Harold Cole

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Harold (Harry) Cole (24 January 1906 – 8 January 1946), also known as Paul Cole, was a British soldier, who assisted and later betrayed the French Resistance during World War II. According to some accounts, he caused significant damage to the Allied cause.[1] Cole was killed while resisting arrest after the war ended.

On 4 September 1939, Cole, who had recently been released from prison,[why?] enlisted in the British Army (Serial No. 1877989RE), and was assigned to an engineering unit, the 18th Field Park Company, part of the 4th Infantry Division. His unit was sent to France in late 1939 as a part of the British Expeditionary Force and was stationed in Loison-sous-Lens. Cole was promoted to Sergeant, but was taken prisoner by German forces during the Fall of France in mid-1940.

Cole escaped soon afterwards, hiding in Lille and then Marseilles, where he helped establish and operate escape lines with the French Resistance. During this period he was known as "Paul Cole".

In 1941, he was re-captured by German forces; the Gestapo persuaded Cole to collaborate and betray the escape lines he had helped to form in occupied France.[2][3] He denounced many important figures in the resistance movement including Ian Garrow and Albert Guerisse (1911–1989) of the Pat Line. It is believed Cole betrayed at least 150 members of the French Resistance, of whom 50 were executed by the Gestapo.[4] The Deputy Commander of Scotland Yard at the time, Reginald Spooner described him as "the worst traitor of the war".[5]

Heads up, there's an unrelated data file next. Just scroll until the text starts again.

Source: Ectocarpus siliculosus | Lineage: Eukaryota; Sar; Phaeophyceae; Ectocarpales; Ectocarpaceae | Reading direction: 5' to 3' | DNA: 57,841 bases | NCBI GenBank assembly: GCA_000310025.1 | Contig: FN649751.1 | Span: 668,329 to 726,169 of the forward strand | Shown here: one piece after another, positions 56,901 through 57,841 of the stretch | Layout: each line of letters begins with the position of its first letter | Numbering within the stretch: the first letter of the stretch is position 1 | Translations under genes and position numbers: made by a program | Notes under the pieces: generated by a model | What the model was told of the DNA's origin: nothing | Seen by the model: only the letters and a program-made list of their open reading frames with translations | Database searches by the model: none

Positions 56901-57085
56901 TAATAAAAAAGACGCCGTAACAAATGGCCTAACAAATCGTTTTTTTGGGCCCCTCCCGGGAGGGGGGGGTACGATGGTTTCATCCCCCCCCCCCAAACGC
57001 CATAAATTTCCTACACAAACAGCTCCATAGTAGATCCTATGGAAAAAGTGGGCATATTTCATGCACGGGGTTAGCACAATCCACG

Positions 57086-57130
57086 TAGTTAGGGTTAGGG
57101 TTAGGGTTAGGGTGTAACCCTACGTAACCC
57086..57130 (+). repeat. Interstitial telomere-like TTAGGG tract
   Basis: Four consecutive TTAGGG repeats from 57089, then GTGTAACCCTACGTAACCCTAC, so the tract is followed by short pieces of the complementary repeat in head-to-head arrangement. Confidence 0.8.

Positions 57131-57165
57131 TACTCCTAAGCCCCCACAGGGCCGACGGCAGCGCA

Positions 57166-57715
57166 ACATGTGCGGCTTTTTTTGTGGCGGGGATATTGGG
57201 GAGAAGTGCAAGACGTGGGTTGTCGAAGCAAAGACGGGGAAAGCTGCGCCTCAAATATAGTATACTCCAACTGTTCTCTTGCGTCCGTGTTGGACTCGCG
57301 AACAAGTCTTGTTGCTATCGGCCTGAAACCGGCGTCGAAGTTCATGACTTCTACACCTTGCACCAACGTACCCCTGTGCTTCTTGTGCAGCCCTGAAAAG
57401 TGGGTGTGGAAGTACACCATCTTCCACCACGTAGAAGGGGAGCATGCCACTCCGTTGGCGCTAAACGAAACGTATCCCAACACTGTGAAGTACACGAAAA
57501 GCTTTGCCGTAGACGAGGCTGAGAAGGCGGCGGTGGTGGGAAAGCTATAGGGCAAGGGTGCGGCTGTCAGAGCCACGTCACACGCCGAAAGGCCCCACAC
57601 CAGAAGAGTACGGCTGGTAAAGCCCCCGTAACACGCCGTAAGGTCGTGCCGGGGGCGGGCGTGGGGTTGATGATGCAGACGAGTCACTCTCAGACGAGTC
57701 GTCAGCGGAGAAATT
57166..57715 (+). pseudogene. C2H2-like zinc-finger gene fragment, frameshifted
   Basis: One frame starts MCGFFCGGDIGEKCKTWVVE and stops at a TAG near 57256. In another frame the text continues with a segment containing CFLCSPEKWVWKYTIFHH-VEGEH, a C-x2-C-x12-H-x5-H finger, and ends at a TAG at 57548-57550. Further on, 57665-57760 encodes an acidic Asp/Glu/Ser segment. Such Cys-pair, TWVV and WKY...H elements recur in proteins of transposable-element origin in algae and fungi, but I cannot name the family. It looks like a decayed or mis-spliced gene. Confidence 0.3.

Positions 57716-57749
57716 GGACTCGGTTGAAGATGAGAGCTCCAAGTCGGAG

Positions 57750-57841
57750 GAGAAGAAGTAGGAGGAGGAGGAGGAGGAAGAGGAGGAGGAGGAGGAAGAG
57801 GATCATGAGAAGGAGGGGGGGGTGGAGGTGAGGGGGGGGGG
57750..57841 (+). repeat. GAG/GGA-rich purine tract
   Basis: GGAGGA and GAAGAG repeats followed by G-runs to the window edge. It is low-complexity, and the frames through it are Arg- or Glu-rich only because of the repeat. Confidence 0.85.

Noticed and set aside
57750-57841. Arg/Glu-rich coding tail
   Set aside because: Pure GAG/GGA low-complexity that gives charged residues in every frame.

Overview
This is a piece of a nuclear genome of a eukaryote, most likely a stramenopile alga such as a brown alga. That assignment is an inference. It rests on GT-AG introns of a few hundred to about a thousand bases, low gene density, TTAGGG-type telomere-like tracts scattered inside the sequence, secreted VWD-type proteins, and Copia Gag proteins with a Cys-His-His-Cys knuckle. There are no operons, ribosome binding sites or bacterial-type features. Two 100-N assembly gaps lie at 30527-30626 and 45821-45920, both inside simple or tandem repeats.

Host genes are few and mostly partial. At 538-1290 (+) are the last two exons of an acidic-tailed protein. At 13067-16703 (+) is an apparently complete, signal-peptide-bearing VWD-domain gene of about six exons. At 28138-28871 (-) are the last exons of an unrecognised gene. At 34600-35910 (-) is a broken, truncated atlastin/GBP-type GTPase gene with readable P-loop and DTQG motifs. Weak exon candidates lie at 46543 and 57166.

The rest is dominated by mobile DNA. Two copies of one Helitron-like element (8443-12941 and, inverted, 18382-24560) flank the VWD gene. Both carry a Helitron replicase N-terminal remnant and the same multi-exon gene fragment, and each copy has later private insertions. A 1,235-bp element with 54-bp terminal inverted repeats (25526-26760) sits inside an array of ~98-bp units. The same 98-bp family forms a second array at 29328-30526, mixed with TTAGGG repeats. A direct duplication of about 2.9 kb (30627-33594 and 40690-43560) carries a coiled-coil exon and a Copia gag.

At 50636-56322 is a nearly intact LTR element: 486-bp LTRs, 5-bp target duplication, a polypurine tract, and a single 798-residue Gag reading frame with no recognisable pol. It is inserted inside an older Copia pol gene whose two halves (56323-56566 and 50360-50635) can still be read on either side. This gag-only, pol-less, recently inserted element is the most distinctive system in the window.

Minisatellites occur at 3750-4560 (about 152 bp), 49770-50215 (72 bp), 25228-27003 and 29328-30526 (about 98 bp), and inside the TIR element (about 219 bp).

By the end of the war, Cole was wanted by both French and British governments, and was pursued by MI9. He was captured at Bad Saulgau in June 1945 and imprisoned at the SHAEF military prison in Paris, from which he escaped on 18 November 1945. A large manhunt was initiated for his re-capture.

On 8 January 1946, after receiving a tip, French police shot Harold Cole dead after discovering that he had been hiding on the fourth floor of a bar in the Rue de Grenelle in Paris. He was later buried in an unmarked pauper's grave in Paris.[6][7]

Further reading[edit]

  • Brendan Murphy. Turncoat: the Strange Case of Traitor Sergeant Harold Cole. Published by Macdonald & Co., Great Britain, 1987. (ISBN 0 356 15747 4).

References[edit]

  1. ^ Murphy, Brendan. Turncoat (ISBN 0 356 15747 4). (page 19)
  2. ^ Neave, Airey (2004) [1969]. Saturday at MI9: A history of underground escape lines in North-West Europe in 1940-45. Pen & Sword Books Ltd. ISBN 1-84415-038-0. 
  3. ^ Wake, Nancy. The White Mouse. Pan Macmillan Press, Australia. 1994. (page 50). (ISBN 0 330 35605 4)
  4. ^ Major-Gen Albert-Marie Edmond Guérisse: Pat O'Leary of the PAO Allied escape line - the 'Pat' or 'O'Leary' Line
  5. ^ Adamson, Iain (1966). The Great Detective; A Life of Deputy Commander Reginald Spooner of Scotland Yard. London: Frederick Muller Ltd. pp. 287pp. 
  6. ^ "Pat Line Couriers". Retrieved 2008-11-02. 
  7. ^ Murphy, Brendan. TURNCOAT, The Strange Case Of Traitor Sergeant Harold Cole. . Macdonald Publishers, Great Britain. 1987 (ISBN 0 356 15747 4)